Two of the amendments that the majority of the City Council favor relate to the elected city clerk position.

Aug. 2, 2023

Committee members work with local police to review and follow up on local hate crimes and incidents, which have numbered 14 so far this year, according to police figures — twice the occurrences logged in all of 2022.

“Is this the right time to be dissolving a group that works to remedy that, that works to help repair and build those connections in the community?” Moser posed.

City staff indicated HBHRC’s efforts duplicate work being done by the Huntington Beach Police Department and the Orange County Human Relations Commission, now called Groundswell, in which the city retains membership at an annual cost of about $8,800.

Councilman Casey McKeon suggested members of the HBHRC had overstated the significance of the spike in hate crimes, which he said remain minimal relative to the city’s population, and urged the city to stay focused on governmental concerns.

Members of Huntington Beach's Mobile Home Advisory Committee turned out en masse for a council meeting Tuesday.
(James Carbone)

“The narrow focus on these incidents perpetuates a false narrative that Huntington Beach is a divisive and hateful city,” he said.

Human Relations Committee member Debbi Parrott, speaking on behalf of herself, said the group works completely independently of Groundswell and hosts a number of community events throughout the year. Disbanding it, she said, only amplifies the perception that Huntington Beach is not a safe and welcoming place.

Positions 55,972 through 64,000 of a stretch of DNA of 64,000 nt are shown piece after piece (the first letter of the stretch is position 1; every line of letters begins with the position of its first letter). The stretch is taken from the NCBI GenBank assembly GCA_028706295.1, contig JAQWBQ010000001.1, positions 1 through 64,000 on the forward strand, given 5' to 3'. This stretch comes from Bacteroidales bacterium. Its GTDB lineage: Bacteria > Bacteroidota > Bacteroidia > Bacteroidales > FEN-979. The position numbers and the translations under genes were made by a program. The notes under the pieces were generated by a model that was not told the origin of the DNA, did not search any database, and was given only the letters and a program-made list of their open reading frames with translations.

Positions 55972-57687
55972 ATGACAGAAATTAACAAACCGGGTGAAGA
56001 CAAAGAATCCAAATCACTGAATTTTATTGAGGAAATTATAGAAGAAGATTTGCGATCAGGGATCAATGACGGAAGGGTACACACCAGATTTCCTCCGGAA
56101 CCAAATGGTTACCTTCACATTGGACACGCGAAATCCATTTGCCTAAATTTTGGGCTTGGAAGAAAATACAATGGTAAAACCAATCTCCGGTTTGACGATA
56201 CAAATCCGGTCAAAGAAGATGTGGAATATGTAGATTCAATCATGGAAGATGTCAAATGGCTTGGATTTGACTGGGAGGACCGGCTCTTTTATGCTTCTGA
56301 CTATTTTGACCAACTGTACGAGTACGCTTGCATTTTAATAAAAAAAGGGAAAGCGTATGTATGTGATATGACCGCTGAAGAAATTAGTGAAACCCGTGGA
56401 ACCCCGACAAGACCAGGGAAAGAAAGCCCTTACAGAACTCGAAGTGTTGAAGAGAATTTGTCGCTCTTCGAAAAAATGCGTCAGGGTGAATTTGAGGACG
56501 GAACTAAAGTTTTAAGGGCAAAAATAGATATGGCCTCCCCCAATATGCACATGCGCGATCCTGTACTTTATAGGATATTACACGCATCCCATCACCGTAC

“Dissolving this committee shows that the value of safety for all, understanding one another despite differences, hearing all voices and building relationships between the community and the police department are not a priority,” Parrott said.

While a few public speakers supported the efforts to streamline city hall operations, several others, including residents who serve on the ousted groups, claimed the recommendations were made without public input.

Members of the city’s Mobile Home Advisory Board, which meet quarterly and represent about 3,000 residents, said the board’s City Council liaisons attended a July 24 meeting but gave no indication the group was on the chopping block.

“If you were honest, the elimination of the Mobile Home Advisory Board would have been on the agenda — it was not,” said MHAB co-president Sharon Crahill. “Which leads to the conclusion that a decision had already been made.”

Golden West geology professor Bud Benneman serves on the city’s Environmental & Sustainability Board, a group that’s been drafting a citywide sustainability master plan but will soon be consolidated with the already-consolidated Citizens Infrastructure Advisory Board/Public Works Commission.

Benneman said Tuesday although he politically supported those GOP council members who ran on a platform of stopping an erstwhile Democrat majority from forever revising city policies and regulations, their recent actions seemed hypocritical.

“[The Environmental & Sustainability Board] consists of professionals that actually work in the field and dedicate their time and opinions,” he said. “You basically have a gift right there, and to disband this board would be throwing away a great gift.”